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What is open durational alimony in New Jersey?

On Behalf of | Mar 22, 2024 | family law |

At one time, if you divorced in New Jersey after a lengthy marriage, you might expect to pay (or receive) permanent alimony – but that has changed. 

In 2014, the law changed the wording of this kind of spousal support from “permanent alimony” to “open durational alimony” instead. This kind of alimony is only available when a couple has been married for 20 years or more, and it has no fixed end date.

That does not mean it will go on forever

The whole point of the change in the law was to make it easier for the court to modify alimony when it seems necessary or fair to do so.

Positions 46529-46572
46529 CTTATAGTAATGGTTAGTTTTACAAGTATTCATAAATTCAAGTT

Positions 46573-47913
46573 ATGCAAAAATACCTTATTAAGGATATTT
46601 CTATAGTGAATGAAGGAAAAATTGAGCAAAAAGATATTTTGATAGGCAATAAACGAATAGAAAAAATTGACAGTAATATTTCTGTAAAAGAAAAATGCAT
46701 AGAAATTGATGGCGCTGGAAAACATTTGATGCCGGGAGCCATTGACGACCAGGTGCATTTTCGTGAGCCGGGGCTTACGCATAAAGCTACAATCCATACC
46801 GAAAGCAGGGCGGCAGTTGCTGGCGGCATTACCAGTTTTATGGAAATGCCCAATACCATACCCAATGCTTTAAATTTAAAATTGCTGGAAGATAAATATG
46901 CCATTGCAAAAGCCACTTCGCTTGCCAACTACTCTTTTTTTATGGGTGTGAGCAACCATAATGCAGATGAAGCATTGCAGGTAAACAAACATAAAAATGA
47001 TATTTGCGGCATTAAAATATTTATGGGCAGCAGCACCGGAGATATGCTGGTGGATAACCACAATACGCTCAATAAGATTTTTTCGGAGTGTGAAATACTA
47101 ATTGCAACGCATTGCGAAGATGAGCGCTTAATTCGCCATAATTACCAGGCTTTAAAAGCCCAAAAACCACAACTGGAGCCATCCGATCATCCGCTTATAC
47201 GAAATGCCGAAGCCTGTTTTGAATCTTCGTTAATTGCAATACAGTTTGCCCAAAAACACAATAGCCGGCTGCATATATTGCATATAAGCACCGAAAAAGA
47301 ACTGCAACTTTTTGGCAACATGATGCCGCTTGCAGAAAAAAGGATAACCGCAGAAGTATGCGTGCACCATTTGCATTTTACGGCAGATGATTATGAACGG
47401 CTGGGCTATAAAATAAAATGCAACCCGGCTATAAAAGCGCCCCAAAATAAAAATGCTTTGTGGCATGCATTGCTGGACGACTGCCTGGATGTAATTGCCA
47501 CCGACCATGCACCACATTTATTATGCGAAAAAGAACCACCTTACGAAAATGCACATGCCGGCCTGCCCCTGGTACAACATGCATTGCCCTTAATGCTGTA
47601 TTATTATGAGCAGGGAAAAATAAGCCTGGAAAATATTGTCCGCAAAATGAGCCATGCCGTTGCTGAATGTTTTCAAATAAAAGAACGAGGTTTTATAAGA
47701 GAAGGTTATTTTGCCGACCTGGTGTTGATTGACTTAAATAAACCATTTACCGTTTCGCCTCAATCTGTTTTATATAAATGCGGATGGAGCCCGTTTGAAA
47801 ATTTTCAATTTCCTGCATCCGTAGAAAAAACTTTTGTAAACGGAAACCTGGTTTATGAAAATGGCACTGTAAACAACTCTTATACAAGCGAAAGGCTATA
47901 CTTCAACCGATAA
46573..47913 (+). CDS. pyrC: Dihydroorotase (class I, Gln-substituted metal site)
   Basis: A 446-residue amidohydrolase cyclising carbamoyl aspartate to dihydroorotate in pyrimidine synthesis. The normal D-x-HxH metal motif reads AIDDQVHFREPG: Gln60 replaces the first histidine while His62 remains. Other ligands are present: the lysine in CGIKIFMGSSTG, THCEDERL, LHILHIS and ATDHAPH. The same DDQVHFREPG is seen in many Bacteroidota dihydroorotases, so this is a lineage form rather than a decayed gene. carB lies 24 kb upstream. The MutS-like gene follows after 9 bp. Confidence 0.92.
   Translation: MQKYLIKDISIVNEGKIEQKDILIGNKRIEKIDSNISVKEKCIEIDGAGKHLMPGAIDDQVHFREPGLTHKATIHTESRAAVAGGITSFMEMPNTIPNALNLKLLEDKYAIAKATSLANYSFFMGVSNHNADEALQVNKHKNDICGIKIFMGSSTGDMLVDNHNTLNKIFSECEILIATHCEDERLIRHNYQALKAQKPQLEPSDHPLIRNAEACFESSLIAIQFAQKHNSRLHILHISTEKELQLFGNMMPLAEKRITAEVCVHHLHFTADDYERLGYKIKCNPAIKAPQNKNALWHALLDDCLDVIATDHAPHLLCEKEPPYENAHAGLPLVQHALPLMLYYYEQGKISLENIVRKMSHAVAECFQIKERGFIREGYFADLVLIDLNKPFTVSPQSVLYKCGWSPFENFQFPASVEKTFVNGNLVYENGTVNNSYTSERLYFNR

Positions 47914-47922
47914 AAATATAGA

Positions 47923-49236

Some of the most common reasons that a paying spouse may seek to prematurely end their support payments include:

  • The spouse receiving alimony remarried or begins cohabitating with someone and sharing expenses as if married
  • The paying spouse loses their job and remains unemployed for at least 90 days
  • The receiving spouse has their own income which begins to exceed that of the paying spouse
  • The paying spouse becomes disabled, which causes them to retire early

In addition, the law sets up a rebuttable presumption that the alimony will end once the paying spouse reaches full retirement age (which is now 67 for most people). Before that time, the burden falls on the paying spouse to prove that the alimony should end for some reason. After that time, the burden of proof shifts to the receiving spouse to show why the alimony should be extended.

Understanding the nuances of open durational alimony isn’t always the easiest to do on your own, especially if you hope to modify its duration. Legal guidance can help you better understand your position and make a strong case in court for the results you hope to see.